It is a real relief, considering the national culture, when a family decides to treat the estate of a great artist or intellectual with the respect he deserves. It is not surprising, however, that the heirs of Antonio Candido (1918-2017) e Gilda de Mello e Souza (1919-2005) be exemplary in this sense, given the immense erudition of the two teachers. The work process of cataloging and disseminating the collection of the couple is the subject of a series of podcasts no channel Podcast do IEB, from the Institute of Brazilian Studies at the University of São Paulo.
The process was coordinated by the art history master and researcher Laura Escorel, also a granddaughter of Candido and Gilda, in partnership with the IEB team (for whom Candido left the collection in testament) and with Itaú Cultural. In July 2017, the digitization and cataloging project was presented to Itaú Cultural. According to the first episode of the podcast, there was complete harmony between the family, the IEB and the private institution.
The process was relatively quick: with access allowed to Candido and Gilda’s house, and with the financial contribution from Itaú Cultural, the family and IEB project has now come to a conclusion, and the podcast is a powerful way to spread the collection, another objective considered central to the project.
In the podcast, we know that the collection was organized following the guidance of Antonio Candido, a methodical intellectual, known for organizing the documents themselves.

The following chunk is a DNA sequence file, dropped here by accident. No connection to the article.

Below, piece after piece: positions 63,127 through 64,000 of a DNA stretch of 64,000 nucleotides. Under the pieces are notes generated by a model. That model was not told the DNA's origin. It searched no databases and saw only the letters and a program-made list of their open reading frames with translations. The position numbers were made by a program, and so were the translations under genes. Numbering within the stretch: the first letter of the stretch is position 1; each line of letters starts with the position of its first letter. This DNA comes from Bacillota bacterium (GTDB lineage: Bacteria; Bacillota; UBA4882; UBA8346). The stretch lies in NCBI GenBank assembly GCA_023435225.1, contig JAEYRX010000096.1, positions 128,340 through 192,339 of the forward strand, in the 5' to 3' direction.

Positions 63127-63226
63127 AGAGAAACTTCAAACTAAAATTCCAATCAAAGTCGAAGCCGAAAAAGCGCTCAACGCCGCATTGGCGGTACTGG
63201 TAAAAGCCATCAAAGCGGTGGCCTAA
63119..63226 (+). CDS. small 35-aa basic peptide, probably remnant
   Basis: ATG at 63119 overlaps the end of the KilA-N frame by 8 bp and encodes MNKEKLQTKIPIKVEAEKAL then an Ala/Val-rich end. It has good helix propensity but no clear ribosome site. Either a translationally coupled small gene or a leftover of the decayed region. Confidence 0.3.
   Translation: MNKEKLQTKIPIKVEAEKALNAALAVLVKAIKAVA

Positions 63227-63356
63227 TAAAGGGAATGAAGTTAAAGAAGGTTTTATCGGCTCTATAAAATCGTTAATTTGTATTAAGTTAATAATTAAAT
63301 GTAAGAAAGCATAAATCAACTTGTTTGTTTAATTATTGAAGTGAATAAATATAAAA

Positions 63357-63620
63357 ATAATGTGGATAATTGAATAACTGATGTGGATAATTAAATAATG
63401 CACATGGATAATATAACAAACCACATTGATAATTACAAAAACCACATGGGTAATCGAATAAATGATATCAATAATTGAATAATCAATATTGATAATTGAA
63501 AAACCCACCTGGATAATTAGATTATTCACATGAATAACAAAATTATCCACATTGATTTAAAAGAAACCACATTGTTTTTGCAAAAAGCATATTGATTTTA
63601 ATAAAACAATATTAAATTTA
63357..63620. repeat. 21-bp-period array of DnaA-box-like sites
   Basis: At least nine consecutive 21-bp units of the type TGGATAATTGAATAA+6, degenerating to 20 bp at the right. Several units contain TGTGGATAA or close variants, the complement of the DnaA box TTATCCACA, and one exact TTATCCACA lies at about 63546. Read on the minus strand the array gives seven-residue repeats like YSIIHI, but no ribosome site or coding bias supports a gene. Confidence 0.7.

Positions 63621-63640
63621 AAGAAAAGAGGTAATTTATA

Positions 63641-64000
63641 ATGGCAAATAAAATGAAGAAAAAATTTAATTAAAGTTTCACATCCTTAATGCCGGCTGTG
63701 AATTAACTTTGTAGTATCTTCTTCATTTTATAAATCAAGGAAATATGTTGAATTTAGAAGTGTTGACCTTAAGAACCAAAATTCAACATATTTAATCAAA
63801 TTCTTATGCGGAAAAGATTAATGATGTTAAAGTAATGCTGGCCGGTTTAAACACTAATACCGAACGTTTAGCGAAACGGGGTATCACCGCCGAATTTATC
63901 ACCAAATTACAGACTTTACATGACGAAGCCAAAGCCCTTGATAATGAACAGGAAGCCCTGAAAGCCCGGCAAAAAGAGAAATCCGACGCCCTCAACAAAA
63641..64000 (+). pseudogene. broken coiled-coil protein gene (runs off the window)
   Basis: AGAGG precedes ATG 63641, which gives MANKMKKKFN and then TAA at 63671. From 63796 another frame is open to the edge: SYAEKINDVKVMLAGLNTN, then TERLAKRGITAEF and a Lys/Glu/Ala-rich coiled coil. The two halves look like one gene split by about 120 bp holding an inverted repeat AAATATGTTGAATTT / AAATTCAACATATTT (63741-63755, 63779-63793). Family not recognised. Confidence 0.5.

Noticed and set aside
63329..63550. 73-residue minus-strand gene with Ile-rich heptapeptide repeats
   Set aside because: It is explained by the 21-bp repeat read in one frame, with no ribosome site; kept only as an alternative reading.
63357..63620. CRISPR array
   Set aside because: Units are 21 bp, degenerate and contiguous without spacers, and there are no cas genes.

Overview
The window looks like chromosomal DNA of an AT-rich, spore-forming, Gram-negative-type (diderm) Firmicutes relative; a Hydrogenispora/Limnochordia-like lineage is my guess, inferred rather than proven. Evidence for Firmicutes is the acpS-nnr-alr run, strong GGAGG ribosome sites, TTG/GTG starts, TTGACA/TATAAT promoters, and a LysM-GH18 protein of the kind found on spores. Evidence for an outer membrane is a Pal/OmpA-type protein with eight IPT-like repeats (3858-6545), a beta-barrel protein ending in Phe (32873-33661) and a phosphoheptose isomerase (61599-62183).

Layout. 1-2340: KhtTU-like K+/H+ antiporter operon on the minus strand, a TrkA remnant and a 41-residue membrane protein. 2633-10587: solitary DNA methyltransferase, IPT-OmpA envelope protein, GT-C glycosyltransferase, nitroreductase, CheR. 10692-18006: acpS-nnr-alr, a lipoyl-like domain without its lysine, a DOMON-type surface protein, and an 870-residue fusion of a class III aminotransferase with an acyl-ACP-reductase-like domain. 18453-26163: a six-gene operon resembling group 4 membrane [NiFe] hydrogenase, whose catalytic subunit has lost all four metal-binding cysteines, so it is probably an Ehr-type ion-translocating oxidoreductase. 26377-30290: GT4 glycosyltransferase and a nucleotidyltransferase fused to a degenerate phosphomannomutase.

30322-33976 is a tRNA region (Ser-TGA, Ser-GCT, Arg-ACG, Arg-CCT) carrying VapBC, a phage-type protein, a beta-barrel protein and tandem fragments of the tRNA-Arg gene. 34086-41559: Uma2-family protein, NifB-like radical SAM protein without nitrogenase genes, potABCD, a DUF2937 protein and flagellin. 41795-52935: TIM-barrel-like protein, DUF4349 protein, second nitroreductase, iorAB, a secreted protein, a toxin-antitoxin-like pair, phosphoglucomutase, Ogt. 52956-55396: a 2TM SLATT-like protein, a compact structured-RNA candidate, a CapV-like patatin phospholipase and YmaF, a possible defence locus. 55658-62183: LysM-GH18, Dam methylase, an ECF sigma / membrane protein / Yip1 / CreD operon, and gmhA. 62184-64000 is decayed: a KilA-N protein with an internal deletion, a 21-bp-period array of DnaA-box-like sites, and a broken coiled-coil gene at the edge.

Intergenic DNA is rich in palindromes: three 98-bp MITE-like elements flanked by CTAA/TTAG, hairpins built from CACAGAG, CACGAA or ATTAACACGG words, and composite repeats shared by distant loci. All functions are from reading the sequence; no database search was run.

In this first episode, Laura Escorel herself explains a little about the process that started in 2017, and also talks about how the pandemic naturally delayed possible access to the collection in person – which will be available when the University resumes activities.
The podcast records that the material in the collection goes beyond the life span of the two teachers, with documents and records of ancestors dating back to the 19th century, also serving as a valuable source of research for investigating family customs and other aspects of Brazilian history.
“The partnership between the private sector and the public university promoted access to a relevant archive in a relatively short time”, says Laura, in the first episode. “The performance of the interdisciplinary team showed the strength that collaboration between the different areas of knowledge generates”.
The series then begins with an episode about the notebooks of Gilda de Mello and Souza by Juliana Franco (all presenters are part of the project team); Antonio Candido’s performance as a teacher (by Lucas Marcondes de Moura) and as a politician (by Max Luiz Gimenes and Marco A. Teixeira Junior) – it is always very interesting to reflect on how Candido had a powerful social understanding of political power, and in how he took this to his intellectual activity closely related to culture and letters. Other episodes talk about the correspondence of intellectuals, iconographic documentation and other research.
The academic tone of the program – transmitted as brief communications – opens space for researchers to reflect on this rich material – and on what can be done for the memory of our culture.